Spot-market prices for desert iceberg and romaine lettuce have already increased sharply following an early February freeze, and grower-shippers say the damage will cause uncertainty in supplies and f.o.b.s in March and create pressure on the contract processing market.

Average loss in yield from the Feb. 3 chill was 10%-15%, said Art Barrientos, vice president of harvesting at Castroville, Calif.-based Ocean Mist Farms.

“We were seeing ice to the fifth leaf down,” said Barrientos. “We’re having to peel quite a bit of blistering, resulting in a higher percentage of (cartons of) 30. There’s less of the ideal size, 24s, on the market.”

Prices on 24-count iceberg cartons from Yuma were $21.56-23.00 on Feb. 7, according to the U.S. Department of Agriculture. Just a week before they went for $12.50-13.55. Year-ago prices were about $6.

“It was 25 degrees in the south Yuma Valley,” said John D’Arrigo, president of Salinas, Calif.-based D’Arrigo Bros. Co. “Somerton was 29 degrees at 8:30 a.m. That’s bone cold. Lettuce can’t handle it.”

Romaine was also higher, with cartons of 24 running $25.45-25.60. That was up from $18.50-20.55 a week before. Year-ago prices were $5-6.

The new year brought a holiday-weekend freeze to Yuma, Ariz. Epidermal peeling and an airborne sclerotinia fungus were already issues before the latest round of bad weather.

“Where 80% to 90% of a romaine head was useable before, it’s maybe 60% now,” said Sammy Duda, vice president of Duda Farm Fresh Foods. “The crop was not lost or killed — setback in growth is more of an issue. Useable produce has declined rapidly; that really impacts the fresh-cut process guys as they sift through damaged product.”

Duda said Feb. 9 that assessing the damage has been a rollercoaster ride.

“The first day of the freeze, you thought ‘devastation,’” he said. “Then two or three days later it seemed not so bad. Then you go, ‘Uh-oh.’ And finally you think you know what you have.”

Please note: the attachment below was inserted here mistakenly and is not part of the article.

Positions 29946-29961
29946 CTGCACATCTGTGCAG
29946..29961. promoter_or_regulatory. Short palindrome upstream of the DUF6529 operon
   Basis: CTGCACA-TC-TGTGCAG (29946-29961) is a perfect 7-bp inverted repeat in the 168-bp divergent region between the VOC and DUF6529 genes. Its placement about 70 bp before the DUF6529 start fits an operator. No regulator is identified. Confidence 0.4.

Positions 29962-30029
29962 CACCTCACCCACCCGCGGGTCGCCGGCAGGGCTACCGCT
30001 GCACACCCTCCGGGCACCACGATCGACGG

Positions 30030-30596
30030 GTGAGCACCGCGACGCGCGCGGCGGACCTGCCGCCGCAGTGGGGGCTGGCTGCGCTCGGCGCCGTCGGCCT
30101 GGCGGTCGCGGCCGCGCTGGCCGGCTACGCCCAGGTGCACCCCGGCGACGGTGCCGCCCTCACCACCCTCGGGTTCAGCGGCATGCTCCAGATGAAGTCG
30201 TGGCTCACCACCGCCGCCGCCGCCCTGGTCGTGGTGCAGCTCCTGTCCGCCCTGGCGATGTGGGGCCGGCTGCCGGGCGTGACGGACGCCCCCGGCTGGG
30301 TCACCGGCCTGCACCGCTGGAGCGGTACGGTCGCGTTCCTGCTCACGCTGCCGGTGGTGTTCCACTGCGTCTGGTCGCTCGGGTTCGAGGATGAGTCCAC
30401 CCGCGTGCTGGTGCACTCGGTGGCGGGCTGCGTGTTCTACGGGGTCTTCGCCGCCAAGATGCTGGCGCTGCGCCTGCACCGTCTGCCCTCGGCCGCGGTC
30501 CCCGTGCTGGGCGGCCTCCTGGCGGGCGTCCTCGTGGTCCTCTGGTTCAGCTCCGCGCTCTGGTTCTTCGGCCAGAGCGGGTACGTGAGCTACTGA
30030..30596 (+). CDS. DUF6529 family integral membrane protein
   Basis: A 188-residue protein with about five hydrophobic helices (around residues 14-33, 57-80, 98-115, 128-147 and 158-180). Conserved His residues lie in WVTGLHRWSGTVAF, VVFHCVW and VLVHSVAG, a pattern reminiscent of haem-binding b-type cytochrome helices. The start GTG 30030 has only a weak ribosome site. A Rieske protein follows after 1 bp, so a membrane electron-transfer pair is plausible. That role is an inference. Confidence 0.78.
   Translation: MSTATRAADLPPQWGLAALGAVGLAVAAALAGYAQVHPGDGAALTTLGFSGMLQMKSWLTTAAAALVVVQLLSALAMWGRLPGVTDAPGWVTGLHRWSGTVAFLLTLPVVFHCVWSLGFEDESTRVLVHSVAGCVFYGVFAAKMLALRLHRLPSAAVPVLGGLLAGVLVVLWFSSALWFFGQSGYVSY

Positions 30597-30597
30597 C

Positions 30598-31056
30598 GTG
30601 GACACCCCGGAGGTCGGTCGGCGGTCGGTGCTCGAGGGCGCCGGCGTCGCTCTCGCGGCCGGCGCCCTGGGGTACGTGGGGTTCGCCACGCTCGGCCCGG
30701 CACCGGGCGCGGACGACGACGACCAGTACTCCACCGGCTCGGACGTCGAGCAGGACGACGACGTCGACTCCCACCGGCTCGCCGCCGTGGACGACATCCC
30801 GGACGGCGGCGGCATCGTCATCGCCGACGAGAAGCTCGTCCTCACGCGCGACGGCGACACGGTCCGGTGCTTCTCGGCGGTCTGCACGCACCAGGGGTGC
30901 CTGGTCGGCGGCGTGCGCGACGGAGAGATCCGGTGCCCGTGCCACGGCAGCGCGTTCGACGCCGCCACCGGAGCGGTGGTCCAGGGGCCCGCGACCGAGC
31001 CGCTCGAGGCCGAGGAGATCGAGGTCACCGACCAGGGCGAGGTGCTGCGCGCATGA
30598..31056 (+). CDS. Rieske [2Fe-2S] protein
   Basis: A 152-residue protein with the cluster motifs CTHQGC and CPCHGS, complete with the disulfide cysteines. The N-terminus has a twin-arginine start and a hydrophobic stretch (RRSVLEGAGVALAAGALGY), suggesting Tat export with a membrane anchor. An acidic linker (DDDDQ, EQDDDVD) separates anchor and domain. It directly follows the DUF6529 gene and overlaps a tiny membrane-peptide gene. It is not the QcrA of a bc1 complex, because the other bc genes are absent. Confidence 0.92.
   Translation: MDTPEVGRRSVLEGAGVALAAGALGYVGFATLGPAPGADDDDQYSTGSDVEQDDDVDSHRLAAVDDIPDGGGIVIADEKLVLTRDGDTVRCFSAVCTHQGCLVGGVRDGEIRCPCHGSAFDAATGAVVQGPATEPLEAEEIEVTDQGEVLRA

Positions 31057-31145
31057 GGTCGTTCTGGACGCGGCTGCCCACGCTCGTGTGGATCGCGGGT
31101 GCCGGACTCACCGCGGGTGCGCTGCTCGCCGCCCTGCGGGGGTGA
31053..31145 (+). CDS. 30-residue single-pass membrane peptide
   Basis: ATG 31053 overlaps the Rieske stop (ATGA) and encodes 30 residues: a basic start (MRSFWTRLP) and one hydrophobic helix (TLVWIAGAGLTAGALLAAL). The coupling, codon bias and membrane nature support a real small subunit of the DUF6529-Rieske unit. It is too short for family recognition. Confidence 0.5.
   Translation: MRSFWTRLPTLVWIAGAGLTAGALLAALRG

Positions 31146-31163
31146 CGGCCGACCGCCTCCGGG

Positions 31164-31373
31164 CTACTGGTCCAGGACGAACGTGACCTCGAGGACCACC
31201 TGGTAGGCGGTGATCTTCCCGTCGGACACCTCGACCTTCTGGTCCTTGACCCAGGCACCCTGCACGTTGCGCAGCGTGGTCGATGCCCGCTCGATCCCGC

But that knowledge has not yet set in.

“It adds some uncertainty to the market for three to six weeks down the road,” he said.

D’Arrigo predicted at least another six weeks of problems.

“We’re in for a wild ride,” he said. “It’s going to be difficult to make your top grade. A lot will have to go into secondary labels.”

Quality control is critical in the coming weeks, D’Arrigo said. “The industry will have to be careful about quality control as crop moves around the country. You can’t have these temperatures without showing heavy blistering and freeze burns and potentially a decay-and-rot situation in transit.

“I’ve never in my lifetime seen this amount of ice and cold in Yuma. Maybe the old-timers have seen it.”

The freeze was widespread in Arizona.

“The east side or the Yuma Valley side, Somerton and Winterhaven were all pretty much (affected) the same,” Barrientos said.

Uncertainty ahead for romaine, iceberg

Courtesy Coastline Produce

Pat Ryan, field superintendent for romaine and leaf vegetables for Salinas, Calif.-based Coastline Produce, checks a field of green leaf lettuce in the Imperial Valley the first week of February.